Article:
FS: Well, I was going to write a book about all sports. And what happened was, that it’s a max-word requirement. I knew it was going to be that. And I just figured, if I could write about one sport, then I could do another one. And I just picked the NFL because it’s the most popular sport. There are the best cold takes in the NFL. And it’s the one that I think people will know most of the history of it. Even the younger fans who weren’t really around for that type of stuff or were too young to remember it.

AA: Reading the book, I feel like I noticed some themes that would come up over and over in the cold takes. One of them was realizing the difference between when somebody was making a hot take that we look back on and say, “Well, that was stupid.” Compared to when someone was making a flat-out incorrect take, which we look back on and can say, “well, you did your best with the information you had at the time. But wow, you were so wrong.”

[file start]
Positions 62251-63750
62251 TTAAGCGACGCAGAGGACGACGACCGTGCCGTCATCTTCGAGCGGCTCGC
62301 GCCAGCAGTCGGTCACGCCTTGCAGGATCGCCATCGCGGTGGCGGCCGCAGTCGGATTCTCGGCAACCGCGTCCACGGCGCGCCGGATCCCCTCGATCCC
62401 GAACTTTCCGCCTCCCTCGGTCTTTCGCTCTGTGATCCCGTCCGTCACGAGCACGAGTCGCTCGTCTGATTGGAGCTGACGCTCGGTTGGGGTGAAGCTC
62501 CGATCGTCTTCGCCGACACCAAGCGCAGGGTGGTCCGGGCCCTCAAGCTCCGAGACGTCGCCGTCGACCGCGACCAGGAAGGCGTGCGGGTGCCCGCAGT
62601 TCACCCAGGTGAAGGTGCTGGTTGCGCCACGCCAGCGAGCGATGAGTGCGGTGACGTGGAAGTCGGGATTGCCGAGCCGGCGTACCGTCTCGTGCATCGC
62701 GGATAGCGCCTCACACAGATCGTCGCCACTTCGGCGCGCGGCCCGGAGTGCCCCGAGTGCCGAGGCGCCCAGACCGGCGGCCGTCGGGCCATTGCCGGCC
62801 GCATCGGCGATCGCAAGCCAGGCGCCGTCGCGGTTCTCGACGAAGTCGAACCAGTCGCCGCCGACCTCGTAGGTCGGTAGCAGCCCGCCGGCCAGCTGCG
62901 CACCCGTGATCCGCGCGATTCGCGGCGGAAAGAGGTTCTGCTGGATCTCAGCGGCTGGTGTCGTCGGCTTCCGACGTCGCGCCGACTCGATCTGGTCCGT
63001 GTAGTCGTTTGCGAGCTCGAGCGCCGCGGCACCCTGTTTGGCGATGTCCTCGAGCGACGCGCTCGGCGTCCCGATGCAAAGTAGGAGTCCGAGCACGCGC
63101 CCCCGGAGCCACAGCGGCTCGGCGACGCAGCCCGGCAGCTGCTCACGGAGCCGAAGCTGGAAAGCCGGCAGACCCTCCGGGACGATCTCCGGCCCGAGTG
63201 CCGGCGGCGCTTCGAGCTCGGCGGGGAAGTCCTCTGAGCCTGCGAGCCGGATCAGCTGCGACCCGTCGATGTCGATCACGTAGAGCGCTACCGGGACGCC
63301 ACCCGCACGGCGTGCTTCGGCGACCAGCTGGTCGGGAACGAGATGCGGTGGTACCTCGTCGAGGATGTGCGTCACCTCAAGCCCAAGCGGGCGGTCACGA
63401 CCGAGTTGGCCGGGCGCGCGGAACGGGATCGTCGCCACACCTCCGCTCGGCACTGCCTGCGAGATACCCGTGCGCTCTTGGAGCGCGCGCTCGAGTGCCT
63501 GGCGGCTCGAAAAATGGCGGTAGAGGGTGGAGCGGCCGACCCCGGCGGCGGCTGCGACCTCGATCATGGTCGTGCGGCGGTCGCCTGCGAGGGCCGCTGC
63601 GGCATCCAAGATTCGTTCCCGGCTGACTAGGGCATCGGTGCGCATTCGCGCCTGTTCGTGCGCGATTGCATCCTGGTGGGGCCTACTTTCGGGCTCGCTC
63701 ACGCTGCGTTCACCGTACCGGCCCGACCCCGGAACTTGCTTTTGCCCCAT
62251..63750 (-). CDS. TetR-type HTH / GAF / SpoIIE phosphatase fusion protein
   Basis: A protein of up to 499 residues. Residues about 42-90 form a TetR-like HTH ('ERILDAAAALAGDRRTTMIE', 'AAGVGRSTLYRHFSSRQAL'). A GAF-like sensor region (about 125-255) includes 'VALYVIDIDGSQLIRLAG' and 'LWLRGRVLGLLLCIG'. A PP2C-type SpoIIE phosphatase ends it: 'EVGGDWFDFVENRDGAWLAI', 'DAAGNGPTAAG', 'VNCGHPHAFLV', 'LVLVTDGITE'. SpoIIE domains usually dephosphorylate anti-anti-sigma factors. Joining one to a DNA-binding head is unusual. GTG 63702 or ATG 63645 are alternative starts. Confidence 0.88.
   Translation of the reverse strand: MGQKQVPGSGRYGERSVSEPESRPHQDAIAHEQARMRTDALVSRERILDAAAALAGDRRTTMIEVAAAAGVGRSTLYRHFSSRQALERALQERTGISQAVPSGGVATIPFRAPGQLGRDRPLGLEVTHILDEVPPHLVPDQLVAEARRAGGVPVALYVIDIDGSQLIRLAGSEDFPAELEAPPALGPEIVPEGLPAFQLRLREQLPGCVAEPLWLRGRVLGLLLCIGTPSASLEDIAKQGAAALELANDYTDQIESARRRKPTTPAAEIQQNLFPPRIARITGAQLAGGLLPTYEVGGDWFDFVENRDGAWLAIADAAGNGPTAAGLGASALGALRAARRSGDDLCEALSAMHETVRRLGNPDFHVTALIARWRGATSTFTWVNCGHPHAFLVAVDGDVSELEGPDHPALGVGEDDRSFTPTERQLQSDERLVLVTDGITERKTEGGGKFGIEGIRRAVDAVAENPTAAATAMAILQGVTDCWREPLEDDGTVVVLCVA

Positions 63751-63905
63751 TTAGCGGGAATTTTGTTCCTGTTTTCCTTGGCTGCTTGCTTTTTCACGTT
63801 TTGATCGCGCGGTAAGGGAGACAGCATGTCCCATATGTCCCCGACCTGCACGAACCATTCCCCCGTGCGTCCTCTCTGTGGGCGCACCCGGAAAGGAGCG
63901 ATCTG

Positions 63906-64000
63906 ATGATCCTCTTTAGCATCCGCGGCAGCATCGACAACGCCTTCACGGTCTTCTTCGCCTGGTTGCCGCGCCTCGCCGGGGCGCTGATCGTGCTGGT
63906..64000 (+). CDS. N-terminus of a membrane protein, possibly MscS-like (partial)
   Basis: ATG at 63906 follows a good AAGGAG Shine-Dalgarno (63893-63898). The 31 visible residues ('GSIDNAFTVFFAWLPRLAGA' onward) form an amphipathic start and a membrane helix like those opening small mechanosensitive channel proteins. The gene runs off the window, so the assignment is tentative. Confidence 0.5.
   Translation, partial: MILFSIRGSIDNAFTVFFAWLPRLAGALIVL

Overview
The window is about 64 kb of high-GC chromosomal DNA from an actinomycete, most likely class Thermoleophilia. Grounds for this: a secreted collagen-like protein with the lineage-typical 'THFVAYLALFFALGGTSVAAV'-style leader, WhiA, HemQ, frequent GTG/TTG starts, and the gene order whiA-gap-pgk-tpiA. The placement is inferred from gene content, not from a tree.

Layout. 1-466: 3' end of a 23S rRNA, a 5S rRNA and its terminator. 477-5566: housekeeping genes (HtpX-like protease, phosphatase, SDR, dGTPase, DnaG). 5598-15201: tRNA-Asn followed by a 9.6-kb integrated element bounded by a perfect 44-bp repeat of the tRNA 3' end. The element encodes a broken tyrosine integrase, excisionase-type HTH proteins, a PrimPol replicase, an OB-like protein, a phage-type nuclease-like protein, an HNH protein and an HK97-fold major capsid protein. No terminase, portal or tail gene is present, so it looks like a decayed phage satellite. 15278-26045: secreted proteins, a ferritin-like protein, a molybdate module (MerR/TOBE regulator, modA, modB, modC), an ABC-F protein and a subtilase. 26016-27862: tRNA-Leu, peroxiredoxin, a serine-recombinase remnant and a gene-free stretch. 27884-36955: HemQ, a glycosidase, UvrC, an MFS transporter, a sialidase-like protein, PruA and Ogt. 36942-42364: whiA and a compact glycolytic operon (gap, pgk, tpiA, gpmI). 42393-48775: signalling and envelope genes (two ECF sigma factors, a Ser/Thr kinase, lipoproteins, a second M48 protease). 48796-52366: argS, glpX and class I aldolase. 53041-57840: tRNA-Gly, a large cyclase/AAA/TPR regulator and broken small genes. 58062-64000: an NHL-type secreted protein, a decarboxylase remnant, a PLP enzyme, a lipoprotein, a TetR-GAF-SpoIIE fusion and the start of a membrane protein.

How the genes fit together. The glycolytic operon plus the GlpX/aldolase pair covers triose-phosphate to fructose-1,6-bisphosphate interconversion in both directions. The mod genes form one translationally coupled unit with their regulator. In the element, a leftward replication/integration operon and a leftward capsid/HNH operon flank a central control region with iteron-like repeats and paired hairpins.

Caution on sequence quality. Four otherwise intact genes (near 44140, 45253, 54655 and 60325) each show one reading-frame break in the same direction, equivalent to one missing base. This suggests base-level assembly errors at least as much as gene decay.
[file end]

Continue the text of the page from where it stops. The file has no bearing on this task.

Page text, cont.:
FS: Right, right. And I think that’s part of the reason why it was fun for me to write the book. I think it was one of the reasons why I want to do something different than just post on social media, where there’s only room for a quote or tweet. You can tell the stories and provide context.

I mean, the first chapter is on Bill Belichick. “The Patriots will regret hiring Bill Belichick,” is the main quote. And there is a guy by the name of Ian O’Connor who wrote that article, who is really the fall guy for that take. It’s the perfect embodiment of the newspaper-age cold take. “The Patriots will regret hiring Bill Belichick.” It has his picture there.

But everyone had that take back then. Not everybody, but there were so many people who did. So, O’Connor takes the fall for it. But there were so many people that had it.